Internet Crackdown On Alex Jones Causes Digital Storm
Online media giants Google, Facebook, Apple, YouTube,and Spotify have removed Info wars and its host Alex Jones from their respective platforms because they deemed his programs to be promoting harmful hate speech, along with misinformation and conspiracy theories. This marked a seismic change in the way technology giants are approaching ultraconservative media outlets and their content.
Facebook is under pressure following its failure to monitor its social network after Russia’s attack on the 2016 American presidential election. Facebook said it will not publish some of Jones’ content because he repeatedly violated Facebook’s standards against inflammatory posts attacking Muslims, transgender persons and immigrants. It said it unpublished the Infowars Nightly News Page, the Infowars Page, Alex Jones Channel Page, the Alex Jones Page, despite Jones having a combined total of followers in excess of 2.5 million persons.
“Upon review, we have taken [the offending materials] down for glorifying violence, which violates our graphic violence policy and using dehumanizing language to describe people who are transgender, Muslims and immigrants, which violates our hate speech policies,”according to a Facebook statement and nbcnews.com.
YouTube followed suit, shutting down Jones’ primary account, which likewise broadcast to subscribers totaling about 2.4 million.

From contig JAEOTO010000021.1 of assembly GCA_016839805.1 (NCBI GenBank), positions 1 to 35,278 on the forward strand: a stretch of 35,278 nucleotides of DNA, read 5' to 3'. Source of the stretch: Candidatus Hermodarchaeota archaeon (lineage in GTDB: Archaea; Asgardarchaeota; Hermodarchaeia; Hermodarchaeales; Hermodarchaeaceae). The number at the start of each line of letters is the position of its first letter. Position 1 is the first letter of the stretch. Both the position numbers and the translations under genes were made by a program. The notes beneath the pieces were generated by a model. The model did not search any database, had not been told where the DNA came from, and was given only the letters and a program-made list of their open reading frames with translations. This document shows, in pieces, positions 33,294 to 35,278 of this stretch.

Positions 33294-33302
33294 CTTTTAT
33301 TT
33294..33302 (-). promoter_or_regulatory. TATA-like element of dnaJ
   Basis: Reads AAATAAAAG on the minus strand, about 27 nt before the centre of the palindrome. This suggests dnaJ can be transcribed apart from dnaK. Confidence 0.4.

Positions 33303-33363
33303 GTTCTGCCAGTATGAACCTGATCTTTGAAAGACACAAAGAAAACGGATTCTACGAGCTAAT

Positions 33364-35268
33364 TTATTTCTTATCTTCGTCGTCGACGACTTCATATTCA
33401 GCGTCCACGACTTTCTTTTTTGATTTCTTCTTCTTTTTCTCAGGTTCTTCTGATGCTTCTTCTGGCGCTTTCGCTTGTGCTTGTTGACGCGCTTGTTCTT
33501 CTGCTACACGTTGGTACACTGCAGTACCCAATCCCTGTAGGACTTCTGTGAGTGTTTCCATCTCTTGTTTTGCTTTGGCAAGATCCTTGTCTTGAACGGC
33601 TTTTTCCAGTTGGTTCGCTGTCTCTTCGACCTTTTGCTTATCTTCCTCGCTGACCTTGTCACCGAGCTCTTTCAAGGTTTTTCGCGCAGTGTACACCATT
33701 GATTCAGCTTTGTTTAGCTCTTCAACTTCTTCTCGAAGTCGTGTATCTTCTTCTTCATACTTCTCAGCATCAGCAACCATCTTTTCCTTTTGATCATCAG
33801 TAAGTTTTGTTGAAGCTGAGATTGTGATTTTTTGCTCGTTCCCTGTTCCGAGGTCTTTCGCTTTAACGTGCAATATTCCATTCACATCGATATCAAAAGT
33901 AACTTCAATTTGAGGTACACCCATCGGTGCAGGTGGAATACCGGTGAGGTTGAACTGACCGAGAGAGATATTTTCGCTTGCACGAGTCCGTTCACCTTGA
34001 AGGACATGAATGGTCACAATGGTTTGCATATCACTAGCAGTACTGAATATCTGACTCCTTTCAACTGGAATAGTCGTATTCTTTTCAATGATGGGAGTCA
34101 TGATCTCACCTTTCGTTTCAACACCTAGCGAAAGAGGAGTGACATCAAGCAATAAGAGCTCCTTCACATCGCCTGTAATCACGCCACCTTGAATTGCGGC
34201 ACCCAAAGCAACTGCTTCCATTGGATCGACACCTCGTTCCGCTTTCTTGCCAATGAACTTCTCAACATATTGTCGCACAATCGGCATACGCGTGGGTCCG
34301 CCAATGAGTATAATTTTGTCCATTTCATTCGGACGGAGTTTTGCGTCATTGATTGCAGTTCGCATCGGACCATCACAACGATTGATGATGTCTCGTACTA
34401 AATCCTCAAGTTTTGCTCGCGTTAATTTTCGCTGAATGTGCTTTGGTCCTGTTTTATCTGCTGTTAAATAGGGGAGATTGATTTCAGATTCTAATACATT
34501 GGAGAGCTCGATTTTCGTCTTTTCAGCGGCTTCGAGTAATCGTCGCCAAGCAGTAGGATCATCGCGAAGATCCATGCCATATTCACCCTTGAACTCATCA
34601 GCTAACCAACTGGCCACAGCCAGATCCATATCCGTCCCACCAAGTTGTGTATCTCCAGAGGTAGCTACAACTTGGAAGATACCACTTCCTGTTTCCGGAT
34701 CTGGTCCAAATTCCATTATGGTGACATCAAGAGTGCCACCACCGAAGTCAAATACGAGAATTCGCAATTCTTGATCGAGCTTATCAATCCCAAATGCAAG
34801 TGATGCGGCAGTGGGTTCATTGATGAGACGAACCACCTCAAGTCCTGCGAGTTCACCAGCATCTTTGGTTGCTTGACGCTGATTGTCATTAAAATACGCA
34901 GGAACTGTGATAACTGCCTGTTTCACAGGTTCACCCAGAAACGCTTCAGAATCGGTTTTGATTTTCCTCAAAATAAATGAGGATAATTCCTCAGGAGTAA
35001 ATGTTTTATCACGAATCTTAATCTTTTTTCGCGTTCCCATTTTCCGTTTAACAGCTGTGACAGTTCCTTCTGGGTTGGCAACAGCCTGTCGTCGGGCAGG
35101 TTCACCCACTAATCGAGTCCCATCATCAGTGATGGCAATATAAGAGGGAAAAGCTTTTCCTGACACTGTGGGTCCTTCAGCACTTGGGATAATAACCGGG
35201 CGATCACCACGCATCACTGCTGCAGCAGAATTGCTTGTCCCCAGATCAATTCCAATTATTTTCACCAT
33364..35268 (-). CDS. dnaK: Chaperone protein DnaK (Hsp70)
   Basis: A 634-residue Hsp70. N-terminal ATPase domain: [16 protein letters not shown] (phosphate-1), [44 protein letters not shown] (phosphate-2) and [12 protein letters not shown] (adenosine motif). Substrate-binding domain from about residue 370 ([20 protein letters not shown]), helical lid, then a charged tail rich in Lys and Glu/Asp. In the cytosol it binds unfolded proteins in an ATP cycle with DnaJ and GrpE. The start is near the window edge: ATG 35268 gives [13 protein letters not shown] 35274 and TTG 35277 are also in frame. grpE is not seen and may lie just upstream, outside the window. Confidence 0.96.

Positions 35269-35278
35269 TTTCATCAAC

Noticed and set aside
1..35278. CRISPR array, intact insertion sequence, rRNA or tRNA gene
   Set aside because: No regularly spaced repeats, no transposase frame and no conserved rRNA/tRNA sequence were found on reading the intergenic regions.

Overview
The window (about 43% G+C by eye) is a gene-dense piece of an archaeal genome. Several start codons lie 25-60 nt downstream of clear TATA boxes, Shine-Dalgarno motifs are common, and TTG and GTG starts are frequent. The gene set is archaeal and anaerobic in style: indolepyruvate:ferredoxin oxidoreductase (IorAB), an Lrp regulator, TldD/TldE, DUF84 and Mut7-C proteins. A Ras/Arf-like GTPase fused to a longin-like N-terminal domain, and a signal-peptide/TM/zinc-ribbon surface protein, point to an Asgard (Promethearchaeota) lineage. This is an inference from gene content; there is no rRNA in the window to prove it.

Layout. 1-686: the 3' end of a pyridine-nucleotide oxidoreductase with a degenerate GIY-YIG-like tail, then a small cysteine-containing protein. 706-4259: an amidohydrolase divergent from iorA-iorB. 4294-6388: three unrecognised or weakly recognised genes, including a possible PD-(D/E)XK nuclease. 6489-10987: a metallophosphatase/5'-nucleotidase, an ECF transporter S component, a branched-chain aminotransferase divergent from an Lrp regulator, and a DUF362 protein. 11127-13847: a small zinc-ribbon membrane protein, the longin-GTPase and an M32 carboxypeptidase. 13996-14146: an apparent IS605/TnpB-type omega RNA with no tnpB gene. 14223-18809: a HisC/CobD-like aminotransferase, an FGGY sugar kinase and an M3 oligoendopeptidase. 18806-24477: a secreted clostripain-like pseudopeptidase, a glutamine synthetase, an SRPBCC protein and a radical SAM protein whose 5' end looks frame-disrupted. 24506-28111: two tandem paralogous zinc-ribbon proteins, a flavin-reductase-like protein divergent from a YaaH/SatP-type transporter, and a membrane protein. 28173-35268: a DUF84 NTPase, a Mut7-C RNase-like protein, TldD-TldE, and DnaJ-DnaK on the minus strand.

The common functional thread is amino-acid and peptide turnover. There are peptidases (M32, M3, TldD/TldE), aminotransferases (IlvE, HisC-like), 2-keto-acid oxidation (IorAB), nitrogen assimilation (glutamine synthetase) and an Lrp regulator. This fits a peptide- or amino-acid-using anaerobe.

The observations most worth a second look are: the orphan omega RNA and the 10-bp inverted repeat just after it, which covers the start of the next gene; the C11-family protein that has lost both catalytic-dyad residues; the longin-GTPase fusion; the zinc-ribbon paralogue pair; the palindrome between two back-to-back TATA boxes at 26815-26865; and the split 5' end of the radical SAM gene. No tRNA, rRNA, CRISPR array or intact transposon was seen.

“All users,” a YouTube spokesperson said in an email, “agree to comply with our Terms of Service and Community Guidelines. When users violate . . . policies against hate speech and harassment or our terms prohibiting circumvention of our enforcement measures,” he continued, “we terminate their accounts,” according to nbcnews.com.
Spotify and Apple also respectively dropped Jones’ podcasts from their platforms. However, apps by Infowars remain available for purchase in Apple’s App Store.
It was later confirmed by Jones that he is banned by Apple, Spotify, and Facebook, according to his Twitter account.
An editor-at-large for Infowars, Paul Joseph Watson, wrote on Twitter that Facebook's actions constituted“a culture war” and “political censorship,” NBCnews.com reported.Others have also criticized Facebook for having a left-wing bias against conservative media. New York Magazine in July reported however that the head of Facebook’s News Feed, John Hegeman, resisted the claim and offered to “leave Infowars to its own devices” according to nbcnews.com reporter Kalhan Rosenblatt.
Jones can appeal Facebook's decision, however, if his appeal fails or he fails to appeal, his site will be removed permanently from the platform. To reach a decision whether to remove pages, Facebook employs a “strike” system. When a page “surpasses a certain threshold of strikes, the whole page is unpublished,” Facebook offered, without revealing exactly how many strikes are needed before a page is removed, according to NBCnews.com.
YouTube took down four videos uploaded by Jones and issued a stern warning that additional violations could mean a full ban from the video service.
Families of Sandy Hook Elementary School gun victims have filed legal claims against Jones for defamation for falsely claiming the 2012 massacre of children and staff was staged by paid actors. Those claims resulted in Sandy Hook families and their supporters being harassed.